Fucking Golf

Men take up golf in their old age because they need an excuse to feel stressed and hate themselves after they retire. At least that’s my working theory right now.

I might be biased though, since I’m just finishing up what may have been the longest 18 holes ever played in the history of the sport. How long, you ask? Well, if I were playing in a foursome with Christopher Reeves, Stephen Hawkings, and Helen Keller, they would have probably played through and left me behind. My score would have been pretty good, if I had been bowling.

Freedom Twenty-Five readers, I shit you not, I took one hundred and forty nine swings today, on a par 71 course. Let no one ever tell you otherwise: I am terrible at golf.

So why do I play?

This isn’t a stupid question. Contrary to conventional wisdom, you’ll often find higher returns to perfecting your strengths rather than shoring up your weaknesses in life. Going from the 90th to the 99th percentile in a given ability is usually worth more than going from 50th to 90th. And my shit performance on the golf course is not just a consequence of having only played 10-20 games in my life. My body excels at sprinting headfirst into other people’s bodies, and lifting very heavy things. In all the sports I’ve ever played, I’ve never been a finesse guy.

I’m even worse at the mental game of golf. In rugby, there is no fear of going on ’tilt.’ If you rage and lose control of yourself, all the better (as a flanker or lock, anyways). Golf, on the other hand, rewards the ability to remain calm and in control of your emotions at all times. This has never been a strong point for me, the kid who put his first Nintendo controller through the TV screen. Frustration is an emotion I know well, and getting defeated by some challenge has always had the effect of sending me into an incoherent rage.

As you can imagine, I’m a fun guy to watch on the golf course. Still on the fairway after a 50 yard ‘drive’, slowly carving a near-continuous canyon of divots between the tee and the green. Sending ten-foot putts 20 feet past the hole. Hitting a pitching wedge on what looked like a short approach, but was actually 175 yards. Wrapping my three-iron around a tree and then trying to re-straighten it. Constantly being hit with the desire to laugh, cry and scream all at the same time.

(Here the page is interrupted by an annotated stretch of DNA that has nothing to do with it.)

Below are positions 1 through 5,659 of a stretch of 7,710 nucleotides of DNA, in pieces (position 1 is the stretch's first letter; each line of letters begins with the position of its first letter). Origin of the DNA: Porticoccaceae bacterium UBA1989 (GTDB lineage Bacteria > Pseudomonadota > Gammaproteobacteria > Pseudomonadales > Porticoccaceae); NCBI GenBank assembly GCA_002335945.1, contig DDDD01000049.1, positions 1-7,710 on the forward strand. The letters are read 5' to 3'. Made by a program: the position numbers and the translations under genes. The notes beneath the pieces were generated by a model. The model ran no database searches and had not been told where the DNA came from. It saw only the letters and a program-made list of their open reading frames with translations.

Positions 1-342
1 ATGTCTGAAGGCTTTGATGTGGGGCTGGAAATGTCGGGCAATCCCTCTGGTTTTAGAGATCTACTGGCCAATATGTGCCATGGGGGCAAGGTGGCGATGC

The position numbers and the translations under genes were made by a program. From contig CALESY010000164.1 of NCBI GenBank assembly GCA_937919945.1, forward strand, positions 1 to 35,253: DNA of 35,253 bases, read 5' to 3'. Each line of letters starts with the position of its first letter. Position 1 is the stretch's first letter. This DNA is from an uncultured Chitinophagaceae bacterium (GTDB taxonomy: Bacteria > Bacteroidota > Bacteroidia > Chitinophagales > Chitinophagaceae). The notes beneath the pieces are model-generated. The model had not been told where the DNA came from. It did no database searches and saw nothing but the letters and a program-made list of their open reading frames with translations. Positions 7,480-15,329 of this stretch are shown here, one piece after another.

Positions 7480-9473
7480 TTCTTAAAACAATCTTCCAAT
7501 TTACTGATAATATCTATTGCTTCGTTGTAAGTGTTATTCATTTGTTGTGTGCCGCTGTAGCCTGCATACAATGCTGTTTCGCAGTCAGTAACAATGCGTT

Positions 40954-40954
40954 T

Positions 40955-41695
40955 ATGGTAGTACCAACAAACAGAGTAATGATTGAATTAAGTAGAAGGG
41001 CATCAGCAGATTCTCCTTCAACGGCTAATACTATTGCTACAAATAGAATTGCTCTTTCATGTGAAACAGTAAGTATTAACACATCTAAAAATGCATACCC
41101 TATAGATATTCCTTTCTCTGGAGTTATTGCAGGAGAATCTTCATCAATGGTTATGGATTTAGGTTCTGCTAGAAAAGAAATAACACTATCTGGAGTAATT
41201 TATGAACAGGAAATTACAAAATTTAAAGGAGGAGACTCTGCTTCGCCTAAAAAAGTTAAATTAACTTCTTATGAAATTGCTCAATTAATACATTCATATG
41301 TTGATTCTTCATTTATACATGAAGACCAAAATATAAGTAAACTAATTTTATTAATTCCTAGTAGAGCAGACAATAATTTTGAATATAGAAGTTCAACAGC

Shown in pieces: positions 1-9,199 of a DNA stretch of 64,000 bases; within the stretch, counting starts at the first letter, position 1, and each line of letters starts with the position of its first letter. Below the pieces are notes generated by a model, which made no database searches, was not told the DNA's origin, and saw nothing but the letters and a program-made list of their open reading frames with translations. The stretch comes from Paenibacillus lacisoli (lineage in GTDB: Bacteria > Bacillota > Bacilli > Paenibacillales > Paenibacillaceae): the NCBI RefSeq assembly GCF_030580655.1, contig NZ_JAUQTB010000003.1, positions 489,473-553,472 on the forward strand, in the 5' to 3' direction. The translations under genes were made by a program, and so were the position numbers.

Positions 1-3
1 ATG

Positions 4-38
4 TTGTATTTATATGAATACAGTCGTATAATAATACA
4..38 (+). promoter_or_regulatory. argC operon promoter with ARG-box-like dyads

Do I hate golf? Sometimes. But I also enjoy it. I like challenging myself. I like taking a three-hour walk to organize my thoughts and recharge. Most importantly, I like to practice a skill that will come in extremely handy in my life and career. I’m not talking about the importance of a good golf game to networking, although there’s that too. The skill I want to develop is the ability to conquer and harness the beast of rage that bubbles up inside me, whenever I’m faced with the slightest frustration.

Usually, a man should seek to develop his expertise in the few skills that he can excel at, and hire people to do the rest, rather than achieving across-the-board mediocrity. But there are some things that we all need to be at least decent at. A man needs to be in good health. He needs good social skills. He needs to learn who to trust for the information he uses to make decisions. Above all, he needs to become the master of his body, mind, and soul.

I’m taking up golf to force myself to achieve that self-mastery, which in my current young and immature incarnation of myself, I lack. In the month that I have remaining in this country, I’m going to shoot for 20 full games, the scores of which I’ll post here. Given that I’m starting from almost one hundred and fifty strokes, I think an honestly-recorded score of 100 is a fair goal. And whether I learn the whole self-mastery thing or not, it’s a great excuse to get out with friends, take a long walk, and have some fun with a game that can already tell that I’m – grudgingly – starting to enjoy.